The Mozart Effect may not work, but the power of art to heal emotional wounds is well known, but could contemplating a beautiful painting have the same effect on physical pain? If so, this is the BEST KIND of placebo!

Italian researcher Marina de Tommaso asked 12 men and women to pick the paintings they considered the ugliest and the most beautiful, then to think about them while their hand was zapped by a laser (an effect like snapping a rubber band at your hand). They experienced less pain while contemplating the beautiful art.

New Scientist quotes de Tommaso as saying, “Hospitals have been designed to be functional, but we think that their aesthetic aspects should be taken into account too.”
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We’ve reported before about how artists’ diseases may have influenced their art. Now researchers think that Monet?s blurred vision, caused by cataracts, may have influenced his famous paintings of water lilies.

In the Independent, Jonathan Brown reports that US ophthalmologist Michael Marmor says that Monet’s cataracts would have made the world seem blurry and yellow-tinted?two characteristics of his later “water lily” series of paintings.

Monet finally had cataract surgery in 1923, at the age of 86. But Brown quotes art historian Chris Riopelle as saying, “[Monet’s eye condition] does not entirely answer the questions?after surgery, Monet’s style did not alter radically.”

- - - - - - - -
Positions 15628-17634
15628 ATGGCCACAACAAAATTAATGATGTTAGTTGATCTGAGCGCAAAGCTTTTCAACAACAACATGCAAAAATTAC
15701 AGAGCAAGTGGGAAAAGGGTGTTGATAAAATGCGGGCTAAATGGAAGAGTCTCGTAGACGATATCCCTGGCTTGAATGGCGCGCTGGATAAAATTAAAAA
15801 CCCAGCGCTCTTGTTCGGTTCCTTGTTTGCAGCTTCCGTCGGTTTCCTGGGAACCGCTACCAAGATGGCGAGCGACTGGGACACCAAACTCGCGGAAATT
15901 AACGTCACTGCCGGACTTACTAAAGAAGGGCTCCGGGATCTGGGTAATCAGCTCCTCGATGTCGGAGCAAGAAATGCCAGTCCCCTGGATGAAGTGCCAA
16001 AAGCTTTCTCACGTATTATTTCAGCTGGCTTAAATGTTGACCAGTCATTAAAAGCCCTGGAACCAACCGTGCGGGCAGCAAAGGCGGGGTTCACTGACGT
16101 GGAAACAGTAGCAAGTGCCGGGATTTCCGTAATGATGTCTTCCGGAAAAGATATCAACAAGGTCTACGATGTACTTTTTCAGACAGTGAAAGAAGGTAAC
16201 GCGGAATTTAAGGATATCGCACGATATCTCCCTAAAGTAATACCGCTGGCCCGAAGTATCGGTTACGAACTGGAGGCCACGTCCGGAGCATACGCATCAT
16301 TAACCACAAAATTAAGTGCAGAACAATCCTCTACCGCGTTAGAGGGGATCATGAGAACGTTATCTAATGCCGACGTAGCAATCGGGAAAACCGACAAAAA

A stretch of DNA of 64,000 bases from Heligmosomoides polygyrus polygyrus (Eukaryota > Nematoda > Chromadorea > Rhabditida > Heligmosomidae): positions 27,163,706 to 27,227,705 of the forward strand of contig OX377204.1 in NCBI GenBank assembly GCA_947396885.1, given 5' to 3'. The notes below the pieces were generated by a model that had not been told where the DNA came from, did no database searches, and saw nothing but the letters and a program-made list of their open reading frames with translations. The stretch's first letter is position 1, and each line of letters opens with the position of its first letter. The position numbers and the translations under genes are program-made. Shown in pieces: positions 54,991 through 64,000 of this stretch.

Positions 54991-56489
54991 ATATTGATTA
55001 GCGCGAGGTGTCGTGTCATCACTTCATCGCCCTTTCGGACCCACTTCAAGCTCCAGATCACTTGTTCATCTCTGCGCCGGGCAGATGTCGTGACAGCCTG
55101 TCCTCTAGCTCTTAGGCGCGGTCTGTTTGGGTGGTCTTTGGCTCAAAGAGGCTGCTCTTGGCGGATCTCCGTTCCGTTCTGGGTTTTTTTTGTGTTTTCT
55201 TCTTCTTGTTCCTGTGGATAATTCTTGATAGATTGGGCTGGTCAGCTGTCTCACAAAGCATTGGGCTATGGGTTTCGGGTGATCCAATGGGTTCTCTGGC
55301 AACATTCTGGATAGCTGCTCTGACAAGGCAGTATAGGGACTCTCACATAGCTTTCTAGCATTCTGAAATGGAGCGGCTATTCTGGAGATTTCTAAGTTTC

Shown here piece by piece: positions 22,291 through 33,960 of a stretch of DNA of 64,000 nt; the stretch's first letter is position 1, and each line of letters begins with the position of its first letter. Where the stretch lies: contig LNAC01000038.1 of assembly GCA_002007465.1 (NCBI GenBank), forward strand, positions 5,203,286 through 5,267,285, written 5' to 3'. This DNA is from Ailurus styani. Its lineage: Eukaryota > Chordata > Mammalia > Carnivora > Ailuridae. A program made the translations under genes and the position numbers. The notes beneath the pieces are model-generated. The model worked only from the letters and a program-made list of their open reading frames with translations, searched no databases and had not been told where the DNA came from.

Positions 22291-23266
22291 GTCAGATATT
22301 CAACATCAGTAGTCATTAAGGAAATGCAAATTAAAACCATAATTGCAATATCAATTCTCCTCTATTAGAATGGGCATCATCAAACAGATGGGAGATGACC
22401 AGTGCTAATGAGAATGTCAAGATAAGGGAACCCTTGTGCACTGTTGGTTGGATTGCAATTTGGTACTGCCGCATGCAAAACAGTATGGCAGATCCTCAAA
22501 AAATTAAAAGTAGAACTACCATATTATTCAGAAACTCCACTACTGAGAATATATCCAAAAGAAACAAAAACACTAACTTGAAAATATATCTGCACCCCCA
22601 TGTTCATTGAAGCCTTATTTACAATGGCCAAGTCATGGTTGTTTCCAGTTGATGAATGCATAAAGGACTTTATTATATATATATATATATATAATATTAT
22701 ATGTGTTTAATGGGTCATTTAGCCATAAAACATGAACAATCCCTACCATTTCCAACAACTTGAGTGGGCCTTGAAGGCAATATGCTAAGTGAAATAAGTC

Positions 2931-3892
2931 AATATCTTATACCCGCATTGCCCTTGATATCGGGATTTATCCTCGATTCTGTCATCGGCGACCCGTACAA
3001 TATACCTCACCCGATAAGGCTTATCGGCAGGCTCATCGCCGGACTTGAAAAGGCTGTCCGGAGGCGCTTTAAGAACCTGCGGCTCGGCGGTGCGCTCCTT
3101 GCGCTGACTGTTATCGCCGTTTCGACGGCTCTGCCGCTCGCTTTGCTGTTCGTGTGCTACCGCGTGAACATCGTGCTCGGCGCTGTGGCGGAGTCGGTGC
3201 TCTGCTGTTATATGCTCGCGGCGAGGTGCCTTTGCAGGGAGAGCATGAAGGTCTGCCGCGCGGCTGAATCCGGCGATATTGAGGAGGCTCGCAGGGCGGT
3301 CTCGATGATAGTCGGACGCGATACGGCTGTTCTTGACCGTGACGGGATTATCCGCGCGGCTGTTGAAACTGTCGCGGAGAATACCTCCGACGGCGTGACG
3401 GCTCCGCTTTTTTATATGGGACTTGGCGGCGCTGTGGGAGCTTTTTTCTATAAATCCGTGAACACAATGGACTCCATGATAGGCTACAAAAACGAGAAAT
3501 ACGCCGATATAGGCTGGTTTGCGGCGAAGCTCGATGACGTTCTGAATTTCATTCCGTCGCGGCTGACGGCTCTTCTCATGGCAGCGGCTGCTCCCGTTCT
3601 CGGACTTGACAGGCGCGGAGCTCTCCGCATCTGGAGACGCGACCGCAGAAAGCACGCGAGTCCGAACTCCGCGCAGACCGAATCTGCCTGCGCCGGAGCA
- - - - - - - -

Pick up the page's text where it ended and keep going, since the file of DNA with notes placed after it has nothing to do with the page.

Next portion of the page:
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Over the years, there have been suggestions that the enigmatic portrait that is known as the Mona Lisa is actually a portrait of the artist, Leonardo DaVinci, painted as a woman, which is why the sitters identity has been lost to history. In the movie and book The DaVinci Code, it’s alleged that the person sitting next to Jesus in his Last Supper painting is actually Mary Magdalene, rather than St. John. Now a Japanese forensics experts says he has recreated the Mona Lisa’s voice?as well as DaVinci’s own voice.
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We can be thankful that modern medicine exists today, but if it had existed during the 16th to 19th centuries, the world might have missed out on the work of some of the world’s most creative painters, sculptors and poets.
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